On Saturday, May 6th at 5pm, Becky Suss will be in conversation with fellow painter, Byron Kim. The event will take place at 513 West 20th Street. Space is limited; kindly RSVP to firstname.lastname@example.org.
Jack Shainman Gallery is pleased to announce Becky Suss’ first solo exhibition at the gallery. Her latest body of work addresses the process of remembering and the particular psychology of space. Through paintings of meticulously set interiors, often staged with objects of personal significance, the domestic emerges as a site for reflection. August (2016) depicts a hallway peering into a home office and living room. Two chairs are placed across from each other, and while devoid of sitters, they imply both the absence and presence of inhabitants; the furniture’s rounded, bulky forms take on bodily dimensions, their confrontational configuration as if in deep conversation.
Blue Apartment (2016) and Red Apartment (2016) draw on the artist’s memory of a family friend’s home: two Manhattan apartments joined together, the walls painted contrasting colors. The fusing of disparate residences echoes the overall anachronistic mixing of decor from various places and periods—distinct and eclectic, united only by the tastes of their owners—that permeate Suss’ paintings.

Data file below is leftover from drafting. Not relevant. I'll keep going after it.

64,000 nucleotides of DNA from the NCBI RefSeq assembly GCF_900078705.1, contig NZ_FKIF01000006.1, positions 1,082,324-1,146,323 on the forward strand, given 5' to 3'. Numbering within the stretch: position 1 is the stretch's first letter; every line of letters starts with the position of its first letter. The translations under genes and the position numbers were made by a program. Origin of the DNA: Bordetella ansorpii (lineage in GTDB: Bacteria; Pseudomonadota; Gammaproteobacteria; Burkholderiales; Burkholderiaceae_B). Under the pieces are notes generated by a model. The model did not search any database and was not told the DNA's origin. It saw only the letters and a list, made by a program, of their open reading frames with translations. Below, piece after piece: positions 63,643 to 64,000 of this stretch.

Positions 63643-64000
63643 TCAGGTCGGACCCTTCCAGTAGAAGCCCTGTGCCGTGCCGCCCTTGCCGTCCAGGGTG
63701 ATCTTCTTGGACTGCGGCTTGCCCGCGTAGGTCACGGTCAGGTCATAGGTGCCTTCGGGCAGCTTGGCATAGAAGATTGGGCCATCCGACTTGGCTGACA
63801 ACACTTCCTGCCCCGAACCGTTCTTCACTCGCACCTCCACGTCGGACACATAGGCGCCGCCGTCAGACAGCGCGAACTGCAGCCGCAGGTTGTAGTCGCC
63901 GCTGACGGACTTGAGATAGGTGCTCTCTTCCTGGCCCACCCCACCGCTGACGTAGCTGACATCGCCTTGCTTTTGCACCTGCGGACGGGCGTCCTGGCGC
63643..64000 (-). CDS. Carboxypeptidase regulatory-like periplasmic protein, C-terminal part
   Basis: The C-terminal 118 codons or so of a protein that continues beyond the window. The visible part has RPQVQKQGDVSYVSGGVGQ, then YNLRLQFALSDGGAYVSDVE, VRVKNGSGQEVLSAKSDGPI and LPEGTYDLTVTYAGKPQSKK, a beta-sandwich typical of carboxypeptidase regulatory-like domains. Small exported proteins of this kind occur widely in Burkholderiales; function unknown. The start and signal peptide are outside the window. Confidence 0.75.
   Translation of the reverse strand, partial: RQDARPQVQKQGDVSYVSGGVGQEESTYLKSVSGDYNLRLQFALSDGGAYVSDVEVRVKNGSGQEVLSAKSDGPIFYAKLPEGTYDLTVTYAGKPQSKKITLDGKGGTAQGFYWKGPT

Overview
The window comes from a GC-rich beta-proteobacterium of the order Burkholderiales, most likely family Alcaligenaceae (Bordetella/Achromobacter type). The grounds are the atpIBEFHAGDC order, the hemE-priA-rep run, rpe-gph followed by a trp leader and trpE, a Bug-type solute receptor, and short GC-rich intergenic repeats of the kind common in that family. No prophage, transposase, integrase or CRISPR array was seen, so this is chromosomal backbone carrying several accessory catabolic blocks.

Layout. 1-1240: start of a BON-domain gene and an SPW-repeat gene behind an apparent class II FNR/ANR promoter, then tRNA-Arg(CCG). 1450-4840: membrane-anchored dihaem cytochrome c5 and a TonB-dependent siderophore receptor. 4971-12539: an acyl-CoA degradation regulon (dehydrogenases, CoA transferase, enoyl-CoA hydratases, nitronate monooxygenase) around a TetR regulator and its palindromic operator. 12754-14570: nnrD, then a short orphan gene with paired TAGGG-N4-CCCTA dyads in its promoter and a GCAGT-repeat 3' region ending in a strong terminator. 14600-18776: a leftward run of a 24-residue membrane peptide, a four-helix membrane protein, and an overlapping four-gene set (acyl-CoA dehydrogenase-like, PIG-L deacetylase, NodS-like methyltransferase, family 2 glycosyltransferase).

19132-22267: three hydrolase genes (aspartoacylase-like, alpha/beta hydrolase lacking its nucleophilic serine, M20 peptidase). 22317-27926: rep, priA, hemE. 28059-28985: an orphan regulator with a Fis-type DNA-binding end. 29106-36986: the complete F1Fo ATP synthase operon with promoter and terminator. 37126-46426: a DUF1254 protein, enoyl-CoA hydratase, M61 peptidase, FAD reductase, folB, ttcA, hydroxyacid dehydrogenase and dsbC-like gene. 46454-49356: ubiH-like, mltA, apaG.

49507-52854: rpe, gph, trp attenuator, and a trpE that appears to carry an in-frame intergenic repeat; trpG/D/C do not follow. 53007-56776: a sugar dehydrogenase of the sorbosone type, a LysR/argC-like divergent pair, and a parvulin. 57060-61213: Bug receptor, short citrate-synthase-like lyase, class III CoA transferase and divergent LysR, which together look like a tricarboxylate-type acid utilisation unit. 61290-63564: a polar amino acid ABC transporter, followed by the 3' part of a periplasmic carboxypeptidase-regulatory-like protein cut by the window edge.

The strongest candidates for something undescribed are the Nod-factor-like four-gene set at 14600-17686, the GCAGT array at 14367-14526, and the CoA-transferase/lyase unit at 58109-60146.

The close connection between home and identity that runs throughout the paintings reveals itself in two representations of embroidery: Stars and Stripes For-Ever (2016) and Erin Go Bragh (2017). Based on pieces displayed in the homes of the artist’s grandmothers—both homemakers—they reflect the distinct circumstances of each woman’s life. The former was created by her paternal great-grandmother, a suffragette and child of Russian Jewish immigrants, while the latter came with her maternal grandparents’ fully furnished home, and, reflecting her grandfather's Irish heritage, was hung prominently in the living room. Each is loaded with contradictions about American identity and the domestic sphere, investigating an uneasy femininity through the provocatively reactionary term “homemaker.”
The paintings’ overall flatness renders the tableaus uncanny and dollhouse-like. What resonates is how a dwelling, despite its rigid physical structure, can adapt, welcoming the day-to-day histories, eccentricities, and impressions of the people who move between its walls. Space becomes a metaphor for being human, ripe with mnemonic potential for intimacy, discovery, and transformation.